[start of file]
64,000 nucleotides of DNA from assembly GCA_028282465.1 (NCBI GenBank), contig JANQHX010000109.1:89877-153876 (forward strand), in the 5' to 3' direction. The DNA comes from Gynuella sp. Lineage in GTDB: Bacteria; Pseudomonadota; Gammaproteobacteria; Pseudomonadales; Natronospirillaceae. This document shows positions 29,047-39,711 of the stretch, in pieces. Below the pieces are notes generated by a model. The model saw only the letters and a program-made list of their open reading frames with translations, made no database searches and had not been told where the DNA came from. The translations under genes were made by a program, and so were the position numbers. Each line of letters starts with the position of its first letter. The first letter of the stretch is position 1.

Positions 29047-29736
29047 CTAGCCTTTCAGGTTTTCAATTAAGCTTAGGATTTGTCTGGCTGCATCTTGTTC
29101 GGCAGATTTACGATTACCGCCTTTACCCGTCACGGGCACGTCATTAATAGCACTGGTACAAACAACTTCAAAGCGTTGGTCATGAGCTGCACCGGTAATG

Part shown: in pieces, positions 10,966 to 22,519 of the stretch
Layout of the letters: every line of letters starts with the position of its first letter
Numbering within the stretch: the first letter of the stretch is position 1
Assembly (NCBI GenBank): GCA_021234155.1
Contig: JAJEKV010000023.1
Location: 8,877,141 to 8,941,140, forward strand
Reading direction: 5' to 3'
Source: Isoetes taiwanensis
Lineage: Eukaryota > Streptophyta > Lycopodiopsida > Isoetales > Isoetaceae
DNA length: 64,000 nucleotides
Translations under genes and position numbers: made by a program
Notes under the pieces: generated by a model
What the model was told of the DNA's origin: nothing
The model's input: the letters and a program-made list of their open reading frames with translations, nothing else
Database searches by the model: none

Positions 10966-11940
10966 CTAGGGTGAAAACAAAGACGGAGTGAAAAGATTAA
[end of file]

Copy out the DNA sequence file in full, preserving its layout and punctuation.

64,000 nucleotides of DNA from assembly GCA_028282465.1 (NCBI GenBank), contig JANQHX010000109.1:89877-153876 (forward strand), in the 5' to 3' direction. The DNA comes from Gynuella sp. Lineage in GTDB: Bacteria; Pseudomonadota; Gammaproteobacteria; Pseudomonadales; Natronospirillaceae. This document shows positions 29,047-39,711 of the stretch, in pieces. Below the pieces are notes generated by a model. The model saw only the letters and a program-made list of their open reading frames with translations, made no database searches and had not been told where the DNA came from. The translations under genes were made by a program, and so were the position numbers. Each line of letters starts with the position of its first letter. The first letter of the stretch is position 1.

Positions 29047-29736
29047 CTAGCCTTTCAGGTTTTCAATTAAGCTTAGGATTTGTCTGGCTGCATCTTGTTC
29101 GGCAGATTTACGATTACCGCCTTTACCCGTCACGGGCACGTCATTAATAGCACTGGTACAAACAACTTCAAAGCGTTGGTCATGAGCTGCACCGGTAATG

Part shown: in pieces, positions 10,966 to 22,519 of the stretch
Layout of the letters: every line of letters starts with the position of its first letter
Numbering within the stretch: the first letter of the stretch is position 1
Assembly (NCBI GenBank): GCA_021234155.1
Contig: JAJEKV010000023.1
Location: 8,877,141 to 8,941,140, forward strand
Reading direction: 5' to 3'
Source: Isoetes taiwanensis
Lineage: Eukaryota > Streptophyta > Lycopodiopsida > Isoetales > Isoetaceae
DNA length: 64,000 nucleotides
Translations under genes and position numbers: made by a program
Notes under the pieces: generated by a model
What the model was told of the DNA's origin: nothing
The model's input: the letters and a program-made list of their open reading frames with translations, nothing else
Database searches by the model: none

Positions 10966-11940
10966 CTAGGGTGAAAACAAAGACGGAGTGAAAAGATTAA